Let me go for the jugular as I start my blogging career:
[By the way, go to www.hugorodier.com to see where I am coming from. After all, you may think this is more rantings from yet another “quack,” which is why I will not use the word “alternative.”]
Why is it that most medical doctors are not stampeding to join the ranks of physicians who are getting more training to integrate themselves into the medicine of the future?
Surely, docs are interested in caring for patients. Yet, why are some docs dismissing what their patients report about their experiences with non-pharmaceuticals issues?
Surely docs are interested in science. Yet, why are some of them ignoring the articles on integrative issues coming out by the dozens, each week, in their own medical journals? [By the way, click on my “newsletter,” where I listed a recent sample of my review of 150 medical journals each month.]
Surely docs are interested in the community, in working environments, and in the issues that touch patients’ health. Yet, why do some of them focus on a pharmaceutical approach only, leaving out anything else pertaining to health, specifically, nutrition?
Doctor-haters will be quick to answer that docs are bad people, that they are not interested in health, but disease. Personally, I do not believe this is the case. As an integrative doc, I am closely associated with a medical school, and my practice is backed up by dedicated physicians taking call with me. So, I am of the opinion that the vast majority of docs want to help patients, and that most of them have been called to serve people, as I often see as a member of the Admission’s Committee at the University of Utah School of Medicine.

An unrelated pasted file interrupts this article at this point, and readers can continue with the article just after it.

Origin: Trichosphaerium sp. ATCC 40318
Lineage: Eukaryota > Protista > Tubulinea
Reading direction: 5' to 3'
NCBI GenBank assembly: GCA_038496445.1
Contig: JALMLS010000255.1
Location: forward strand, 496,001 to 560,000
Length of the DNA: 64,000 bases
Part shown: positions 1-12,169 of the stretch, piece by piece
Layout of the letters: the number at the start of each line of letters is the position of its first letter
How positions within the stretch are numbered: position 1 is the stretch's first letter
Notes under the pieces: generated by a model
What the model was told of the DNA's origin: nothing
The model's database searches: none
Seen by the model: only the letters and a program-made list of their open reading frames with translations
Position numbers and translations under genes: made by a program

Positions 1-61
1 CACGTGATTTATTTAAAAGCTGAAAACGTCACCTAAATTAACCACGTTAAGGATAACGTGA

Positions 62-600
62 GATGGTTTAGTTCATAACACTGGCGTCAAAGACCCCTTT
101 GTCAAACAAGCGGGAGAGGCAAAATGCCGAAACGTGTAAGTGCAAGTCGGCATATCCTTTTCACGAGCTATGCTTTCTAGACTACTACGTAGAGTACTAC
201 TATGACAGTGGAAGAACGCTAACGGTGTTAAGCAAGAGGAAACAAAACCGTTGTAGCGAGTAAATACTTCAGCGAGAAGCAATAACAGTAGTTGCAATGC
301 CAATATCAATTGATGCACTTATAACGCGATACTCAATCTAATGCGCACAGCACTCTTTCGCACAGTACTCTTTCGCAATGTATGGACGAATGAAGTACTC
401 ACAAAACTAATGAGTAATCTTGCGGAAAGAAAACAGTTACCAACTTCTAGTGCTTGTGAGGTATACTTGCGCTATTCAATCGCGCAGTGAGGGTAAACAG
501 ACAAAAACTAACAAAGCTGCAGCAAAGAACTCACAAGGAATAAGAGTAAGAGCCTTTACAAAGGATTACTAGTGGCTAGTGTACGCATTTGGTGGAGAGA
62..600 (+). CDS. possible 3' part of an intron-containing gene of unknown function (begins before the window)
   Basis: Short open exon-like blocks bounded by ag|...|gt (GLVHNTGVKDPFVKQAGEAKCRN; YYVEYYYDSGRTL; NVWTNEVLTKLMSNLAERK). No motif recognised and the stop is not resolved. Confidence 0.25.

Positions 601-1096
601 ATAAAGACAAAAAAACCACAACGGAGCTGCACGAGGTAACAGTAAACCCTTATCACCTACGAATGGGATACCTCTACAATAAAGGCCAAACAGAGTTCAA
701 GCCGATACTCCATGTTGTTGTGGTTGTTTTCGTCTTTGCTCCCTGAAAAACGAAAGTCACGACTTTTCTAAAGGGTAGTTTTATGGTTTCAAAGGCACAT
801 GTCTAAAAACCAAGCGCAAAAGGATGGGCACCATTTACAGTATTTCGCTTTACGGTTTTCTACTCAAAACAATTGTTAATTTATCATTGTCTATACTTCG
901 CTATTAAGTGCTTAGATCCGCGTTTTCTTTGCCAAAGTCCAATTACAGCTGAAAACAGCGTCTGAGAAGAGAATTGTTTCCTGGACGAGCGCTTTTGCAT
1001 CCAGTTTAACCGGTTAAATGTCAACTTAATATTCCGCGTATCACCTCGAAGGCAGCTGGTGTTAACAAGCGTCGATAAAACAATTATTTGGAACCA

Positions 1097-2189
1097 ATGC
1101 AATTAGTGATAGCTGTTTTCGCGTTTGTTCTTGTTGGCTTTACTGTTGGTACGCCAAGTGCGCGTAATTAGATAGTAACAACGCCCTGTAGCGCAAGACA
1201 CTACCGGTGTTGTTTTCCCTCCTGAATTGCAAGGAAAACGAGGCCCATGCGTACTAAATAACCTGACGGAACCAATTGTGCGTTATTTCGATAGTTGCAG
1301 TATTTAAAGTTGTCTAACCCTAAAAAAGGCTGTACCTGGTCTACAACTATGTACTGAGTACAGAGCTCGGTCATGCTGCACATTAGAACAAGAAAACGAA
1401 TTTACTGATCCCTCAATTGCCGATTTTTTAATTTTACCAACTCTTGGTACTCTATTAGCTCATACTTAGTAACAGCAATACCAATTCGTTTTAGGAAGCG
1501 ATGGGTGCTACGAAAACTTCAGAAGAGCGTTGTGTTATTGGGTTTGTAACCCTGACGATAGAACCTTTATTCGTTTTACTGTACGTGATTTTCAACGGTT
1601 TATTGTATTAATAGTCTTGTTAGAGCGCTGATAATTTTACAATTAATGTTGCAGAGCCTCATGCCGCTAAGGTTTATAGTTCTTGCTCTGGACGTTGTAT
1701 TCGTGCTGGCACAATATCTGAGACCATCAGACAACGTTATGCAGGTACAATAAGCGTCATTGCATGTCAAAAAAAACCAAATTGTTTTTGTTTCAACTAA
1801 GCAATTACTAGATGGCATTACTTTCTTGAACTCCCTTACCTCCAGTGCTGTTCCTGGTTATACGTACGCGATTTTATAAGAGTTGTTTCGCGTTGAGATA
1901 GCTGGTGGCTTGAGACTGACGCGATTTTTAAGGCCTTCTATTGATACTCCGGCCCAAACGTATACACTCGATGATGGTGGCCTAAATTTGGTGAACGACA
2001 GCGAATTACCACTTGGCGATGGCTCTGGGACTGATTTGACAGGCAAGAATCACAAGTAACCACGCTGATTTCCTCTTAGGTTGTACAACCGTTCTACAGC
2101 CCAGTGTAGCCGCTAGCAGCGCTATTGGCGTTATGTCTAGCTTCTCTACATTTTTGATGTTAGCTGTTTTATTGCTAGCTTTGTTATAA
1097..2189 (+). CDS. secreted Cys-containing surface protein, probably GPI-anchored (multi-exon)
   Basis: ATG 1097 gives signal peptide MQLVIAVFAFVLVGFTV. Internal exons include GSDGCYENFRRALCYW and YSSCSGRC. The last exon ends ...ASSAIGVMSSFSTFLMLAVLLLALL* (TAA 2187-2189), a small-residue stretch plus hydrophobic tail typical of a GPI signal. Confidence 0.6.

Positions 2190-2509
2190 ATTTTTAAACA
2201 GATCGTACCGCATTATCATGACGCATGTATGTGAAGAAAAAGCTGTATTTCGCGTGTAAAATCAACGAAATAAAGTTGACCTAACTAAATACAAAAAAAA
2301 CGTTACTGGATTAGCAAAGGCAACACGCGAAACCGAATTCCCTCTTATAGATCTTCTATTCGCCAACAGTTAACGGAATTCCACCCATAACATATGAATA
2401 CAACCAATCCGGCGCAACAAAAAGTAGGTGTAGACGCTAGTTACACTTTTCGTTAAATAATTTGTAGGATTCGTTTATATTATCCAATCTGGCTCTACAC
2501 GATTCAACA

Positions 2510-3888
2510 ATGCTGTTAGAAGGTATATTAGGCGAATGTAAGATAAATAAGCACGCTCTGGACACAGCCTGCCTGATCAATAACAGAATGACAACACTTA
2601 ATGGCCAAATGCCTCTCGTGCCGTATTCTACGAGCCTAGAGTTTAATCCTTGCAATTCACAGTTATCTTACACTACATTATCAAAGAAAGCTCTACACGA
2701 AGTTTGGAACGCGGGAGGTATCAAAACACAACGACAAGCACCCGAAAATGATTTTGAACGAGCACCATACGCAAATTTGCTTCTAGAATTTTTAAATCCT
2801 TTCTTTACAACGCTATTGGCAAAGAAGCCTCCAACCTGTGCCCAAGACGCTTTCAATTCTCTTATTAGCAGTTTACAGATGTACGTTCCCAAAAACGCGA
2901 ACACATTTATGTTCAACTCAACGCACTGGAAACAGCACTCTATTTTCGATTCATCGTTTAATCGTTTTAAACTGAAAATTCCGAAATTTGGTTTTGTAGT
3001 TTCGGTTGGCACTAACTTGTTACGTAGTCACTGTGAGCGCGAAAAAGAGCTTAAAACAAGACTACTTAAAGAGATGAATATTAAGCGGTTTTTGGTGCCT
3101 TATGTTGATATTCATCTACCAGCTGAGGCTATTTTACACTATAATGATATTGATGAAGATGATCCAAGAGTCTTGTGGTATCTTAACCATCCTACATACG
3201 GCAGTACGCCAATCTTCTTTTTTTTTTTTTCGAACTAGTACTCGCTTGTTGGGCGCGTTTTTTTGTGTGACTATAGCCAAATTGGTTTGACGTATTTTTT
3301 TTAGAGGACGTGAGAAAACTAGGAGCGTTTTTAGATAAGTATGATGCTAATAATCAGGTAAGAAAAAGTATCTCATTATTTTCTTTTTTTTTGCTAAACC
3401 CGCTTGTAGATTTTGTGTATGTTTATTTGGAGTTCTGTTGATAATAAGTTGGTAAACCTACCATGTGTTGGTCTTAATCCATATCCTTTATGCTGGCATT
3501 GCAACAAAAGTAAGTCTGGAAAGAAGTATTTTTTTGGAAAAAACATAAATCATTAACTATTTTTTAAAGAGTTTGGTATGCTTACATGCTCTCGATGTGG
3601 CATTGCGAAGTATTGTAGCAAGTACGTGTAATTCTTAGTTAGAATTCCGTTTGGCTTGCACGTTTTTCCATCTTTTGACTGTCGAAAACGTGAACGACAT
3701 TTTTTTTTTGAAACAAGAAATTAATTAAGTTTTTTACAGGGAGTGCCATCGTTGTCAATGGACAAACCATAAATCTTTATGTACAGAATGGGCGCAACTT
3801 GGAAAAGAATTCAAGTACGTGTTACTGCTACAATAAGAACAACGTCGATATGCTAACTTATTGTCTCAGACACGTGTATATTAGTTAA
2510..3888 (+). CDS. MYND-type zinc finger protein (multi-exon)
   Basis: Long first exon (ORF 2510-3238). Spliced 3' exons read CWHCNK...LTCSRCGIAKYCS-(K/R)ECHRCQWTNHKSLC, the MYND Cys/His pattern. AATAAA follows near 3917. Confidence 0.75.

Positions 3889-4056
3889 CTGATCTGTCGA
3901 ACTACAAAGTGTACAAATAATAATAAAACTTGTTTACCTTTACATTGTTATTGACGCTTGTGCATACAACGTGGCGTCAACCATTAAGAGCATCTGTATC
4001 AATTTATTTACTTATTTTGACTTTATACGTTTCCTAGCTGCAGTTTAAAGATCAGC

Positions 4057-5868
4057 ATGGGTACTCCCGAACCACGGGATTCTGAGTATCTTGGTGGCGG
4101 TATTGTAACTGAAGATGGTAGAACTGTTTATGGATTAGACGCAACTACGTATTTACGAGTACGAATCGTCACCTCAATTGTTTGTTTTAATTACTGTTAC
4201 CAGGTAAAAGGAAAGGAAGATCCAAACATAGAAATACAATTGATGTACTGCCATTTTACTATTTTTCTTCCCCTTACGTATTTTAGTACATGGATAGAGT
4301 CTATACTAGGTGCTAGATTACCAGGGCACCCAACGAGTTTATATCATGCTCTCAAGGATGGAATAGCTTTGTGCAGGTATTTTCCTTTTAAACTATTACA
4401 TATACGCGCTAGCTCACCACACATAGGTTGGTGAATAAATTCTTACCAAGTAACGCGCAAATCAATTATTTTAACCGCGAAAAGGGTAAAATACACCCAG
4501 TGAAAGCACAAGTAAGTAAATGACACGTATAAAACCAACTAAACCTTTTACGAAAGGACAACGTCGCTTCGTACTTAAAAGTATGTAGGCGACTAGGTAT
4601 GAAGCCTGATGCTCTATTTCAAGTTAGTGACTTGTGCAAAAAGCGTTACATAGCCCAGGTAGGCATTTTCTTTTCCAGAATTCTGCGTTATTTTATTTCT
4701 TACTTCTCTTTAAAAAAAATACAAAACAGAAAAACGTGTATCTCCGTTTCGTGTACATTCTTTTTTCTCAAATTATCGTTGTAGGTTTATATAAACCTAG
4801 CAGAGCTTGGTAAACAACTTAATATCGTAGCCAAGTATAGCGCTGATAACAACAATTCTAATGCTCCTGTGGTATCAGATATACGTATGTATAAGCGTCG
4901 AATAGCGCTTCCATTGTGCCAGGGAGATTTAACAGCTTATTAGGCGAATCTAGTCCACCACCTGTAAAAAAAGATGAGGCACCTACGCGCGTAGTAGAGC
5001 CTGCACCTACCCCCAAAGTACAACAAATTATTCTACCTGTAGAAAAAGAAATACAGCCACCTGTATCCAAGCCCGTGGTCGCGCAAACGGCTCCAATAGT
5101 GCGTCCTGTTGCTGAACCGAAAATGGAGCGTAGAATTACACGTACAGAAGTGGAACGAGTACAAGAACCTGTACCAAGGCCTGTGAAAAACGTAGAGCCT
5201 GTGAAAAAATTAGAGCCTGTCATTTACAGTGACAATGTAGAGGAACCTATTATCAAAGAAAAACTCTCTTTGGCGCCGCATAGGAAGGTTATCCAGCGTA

I feel the main reason some docs are not anxious to join the medicine of the future, integrative medicine, is extremely simple: they fear that their livelihood may be threatened.
Look within your own heart. Whatever field you are in, you may be hearing footsteps behind you. It may be a new technology, more computer learning, younger and more up-to-date competitors, shifting economies, political issues at work, outsourcing to India, hostile take-overs, and maybe immigration. Most people today fear for their jobs. In the world we live in, we are one step away from losing our jobs [Read “The world is flat,” 2006, Friedman.]
It is the same with doctors. The explosion of knowledge in Nutrition in general, and Nutragenomics in particular is poised to overtake the clinical practice of medicine. Patients sense this, and they want their docs to guide them through this maze of new information, because, they correctly perceive their M.D.s as the captains of the health-care team, however chaotic it may be today.
So, docs are facing a major shift in paradigm, which threatens their livelihood, as well it should. Blaming them for these normal feelings is counter-productive. They would like to find someone who they could trust to learn from, since these issues are, for the most part, not part of the curriculum in medical schools. Having been through the same training, and having taken the time to explore the literature very meticulously, I would like to offer my services to provide objective clinical evidence, from medical journals, that integration of non-pharmaceutical issues, particularly nutrition, is the future of health care in our country.
Also, my clinical experience with thousands of patients, gives me applied cases where I see these somewhat abstract issues come to life, resulting in patients getting off their prescription medications, by changing their lifestyles and diets.
My approach to integrative medicine is a bit different from other integrative physicians. First. I do not sell any products. Second, I integrate the humanities, literature, public health, politics, etc., to the practice of health. A patient’s culture and community are critical to his/her health. Third, I review 150 medical journals each month, cutting across all specialties. Scientific evidence is a must in this dynamic field.